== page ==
Animal Spotlight: Chinese Giant Salamander


  • Kingdom: Animalia
  • Phylum: Chordata
  • Class: Amphibia
  • Order: Caudata
  • Family: Cryptobranchidae
  • Genus: Andrias
  • Species: Davidianus
  • Average Length: 3.77 ft (1.15 m)
  • Longest Recorded: 5.9 ft (1.8 m)
  • Average Weight: 55-66 lbs (25-30 kg)
  • Heaviest Recorded: 130 kg (59 kg)

The Chinese giant salamander is the largest living amphibian out of the 6,000 amphibian species worldwide. It is also one of the three giant salamander species in the family Cryptobranchidae, joining the Japanese giant salamander and the American hellbender.

Mainly found in central, southwestern, and southern China, the Chinese giant salamander spends its whole life as an aquatic species in mountain streams and lakes with clear-fast-running water around forested areas. Typically, they live at moderate altitudes, below 1500 meters above sea level, especially between 300 to 800 meters. The species ranges from Qinghai and Sichuan to Guangxi, Guangdong, and Jiangsu provinces along the mountain stream tributaries of the Pearl (Zhu Jiang), Yellow (Huang He), and Yangtze Rivers.

There are currently six “Giant Salamander Reserves” in China that use the Chinese giant salamander as their main conservation target. These are located in Lushi, Qingyaoshan, Youyang, Taibai, Yongshun, and Zhangjiajie Giant Salamander Nature Reserve. Unfortunately, all six are affected by a combination of negative factors such as shortage of funding and personnel, lacking a conservation action plan, poaching, uncertain reserve status, and lack of protection for salamander habitat.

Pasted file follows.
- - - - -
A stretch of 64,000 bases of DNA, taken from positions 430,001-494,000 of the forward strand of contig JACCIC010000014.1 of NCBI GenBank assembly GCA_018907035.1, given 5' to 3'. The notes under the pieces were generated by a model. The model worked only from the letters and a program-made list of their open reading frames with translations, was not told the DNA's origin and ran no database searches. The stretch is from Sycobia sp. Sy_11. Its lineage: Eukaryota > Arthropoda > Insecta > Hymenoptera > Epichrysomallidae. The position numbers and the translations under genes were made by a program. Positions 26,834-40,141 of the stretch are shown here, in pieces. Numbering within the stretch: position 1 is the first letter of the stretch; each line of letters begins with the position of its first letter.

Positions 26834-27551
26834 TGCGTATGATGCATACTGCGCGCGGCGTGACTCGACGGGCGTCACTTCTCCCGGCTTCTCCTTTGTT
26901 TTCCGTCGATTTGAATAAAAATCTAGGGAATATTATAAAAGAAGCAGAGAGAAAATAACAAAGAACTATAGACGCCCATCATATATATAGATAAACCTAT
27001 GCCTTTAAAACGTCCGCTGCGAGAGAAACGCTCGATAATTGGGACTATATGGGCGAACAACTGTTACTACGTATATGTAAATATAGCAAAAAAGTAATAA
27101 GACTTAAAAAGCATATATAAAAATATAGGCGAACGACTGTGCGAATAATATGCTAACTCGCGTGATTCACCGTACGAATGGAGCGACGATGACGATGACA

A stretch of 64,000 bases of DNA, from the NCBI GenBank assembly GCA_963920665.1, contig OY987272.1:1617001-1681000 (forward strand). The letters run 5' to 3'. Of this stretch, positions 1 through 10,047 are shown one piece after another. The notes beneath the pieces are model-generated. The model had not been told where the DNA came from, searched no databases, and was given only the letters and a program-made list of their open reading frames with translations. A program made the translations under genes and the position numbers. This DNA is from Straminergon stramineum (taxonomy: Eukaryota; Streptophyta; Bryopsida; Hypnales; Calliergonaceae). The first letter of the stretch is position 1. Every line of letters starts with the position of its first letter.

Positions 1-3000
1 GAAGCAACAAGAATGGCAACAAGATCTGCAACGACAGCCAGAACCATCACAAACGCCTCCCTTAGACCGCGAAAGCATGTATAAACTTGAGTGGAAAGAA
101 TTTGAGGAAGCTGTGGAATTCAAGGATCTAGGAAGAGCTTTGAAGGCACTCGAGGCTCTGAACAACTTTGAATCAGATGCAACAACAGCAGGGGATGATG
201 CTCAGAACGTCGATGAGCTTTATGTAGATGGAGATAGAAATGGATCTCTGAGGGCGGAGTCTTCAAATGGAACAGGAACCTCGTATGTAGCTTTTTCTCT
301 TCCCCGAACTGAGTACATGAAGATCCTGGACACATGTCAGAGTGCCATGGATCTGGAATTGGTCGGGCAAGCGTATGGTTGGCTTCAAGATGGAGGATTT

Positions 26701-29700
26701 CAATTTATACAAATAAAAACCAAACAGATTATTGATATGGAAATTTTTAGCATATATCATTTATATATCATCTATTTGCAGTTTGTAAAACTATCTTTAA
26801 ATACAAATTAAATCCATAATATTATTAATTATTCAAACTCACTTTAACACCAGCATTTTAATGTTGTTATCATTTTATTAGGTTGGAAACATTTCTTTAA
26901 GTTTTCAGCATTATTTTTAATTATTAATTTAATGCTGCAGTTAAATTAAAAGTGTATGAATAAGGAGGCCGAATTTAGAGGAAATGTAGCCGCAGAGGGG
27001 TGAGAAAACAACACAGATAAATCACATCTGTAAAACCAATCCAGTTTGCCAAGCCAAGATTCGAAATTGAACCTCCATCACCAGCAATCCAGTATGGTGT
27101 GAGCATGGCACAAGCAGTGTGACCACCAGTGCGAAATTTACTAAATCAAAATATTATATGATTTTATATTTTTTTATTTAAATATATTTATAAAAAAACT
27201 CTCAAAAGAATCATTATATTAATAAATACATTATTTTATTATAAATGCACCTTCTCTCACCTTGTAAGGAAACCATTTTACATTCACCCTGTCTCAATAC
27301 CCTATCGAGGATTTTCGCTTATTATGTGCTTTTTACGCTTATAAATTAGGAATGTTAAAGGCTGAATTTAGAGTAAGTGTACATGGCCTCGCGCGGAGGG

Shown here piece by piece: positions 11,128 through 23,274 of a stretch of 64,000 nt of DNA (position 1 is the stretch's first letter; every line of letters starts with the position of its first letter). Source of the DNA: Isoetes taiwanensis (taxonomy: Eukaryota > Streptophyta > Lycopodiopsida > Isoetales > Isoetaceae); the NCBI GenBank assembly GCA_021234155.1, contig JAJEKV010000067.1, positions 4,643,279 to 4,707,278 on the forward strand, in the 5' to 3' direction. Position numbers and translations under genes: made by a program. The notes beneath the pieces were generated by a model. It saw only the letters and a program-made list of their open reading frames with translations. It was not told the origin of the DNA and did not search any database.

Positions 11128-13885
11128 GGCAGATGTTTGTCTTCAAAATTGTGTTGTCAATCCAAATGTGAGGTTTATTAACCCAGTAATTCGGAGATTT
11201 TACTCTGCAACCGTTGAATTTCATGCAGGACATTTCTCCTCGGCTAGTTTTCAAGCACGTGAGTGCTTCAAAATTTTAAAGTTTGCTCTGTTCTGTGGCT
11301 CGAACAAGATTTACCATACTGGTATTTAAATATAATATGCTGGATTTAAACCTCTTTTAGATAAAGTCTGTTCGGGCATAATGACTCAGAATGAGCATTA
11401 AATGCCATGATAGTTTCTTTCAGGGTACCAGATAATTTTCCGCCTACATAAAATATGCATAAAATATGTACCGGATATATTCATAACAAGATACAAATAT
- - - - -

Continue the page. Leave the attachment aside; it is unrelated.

In 1999, a 100,000 hectare area of Mount Wuyi, China, a World Heritage Site, was dedicated to conserving its biodiverse region, including the habitat of the Chinese giant salamander. However, the surrounding area has a growing population; the development around the reserve and increased tourist activity within the reserve may cause negative effects on its natural environment.

The Taiwanese population has probably been introduced from animals escaping from salamander farms. Despite being widespread, the Chinese giant salamander’s range has been severely fragmented.

Physical Characteristics:

Credit: Daniel Heuclin/NPL

The Chinese giant salamander is heavily built, with a flat, broad head and a short snout. Its small round eyes are positioned far back on the sides of its head, providing poor vision. They lack eyelids and are unable to focus on the same object at once. Therefore, the salamander relies heavily on smell and touch

It has a wide mouth, a large tongue, and small but numerous teeth. The species also possesses vomerine teeth, two small bumps found on the roof of the mouth specifically used to grip onto prey, and a long arc of maxillary, or jaw, teeth. The fusion point of the upper and lower jaw is flexible, with large bundles of elastic cartilage. This allows the salamander to open its mouth to reach 40°.

To feed,  this species opens its mouth by causing the lower jaw to depress, or drop, quickly, sucking in nearby prey items. This feeding method is also known as asymmetrical buccal suction.

The body, like the head, also appears just as a flattened, with a broad, compressed tail that comprises almost 60% of the body length. It has a series of costal grooves along the sides of the body where the ribs are located as well as a vertebral groove along the back.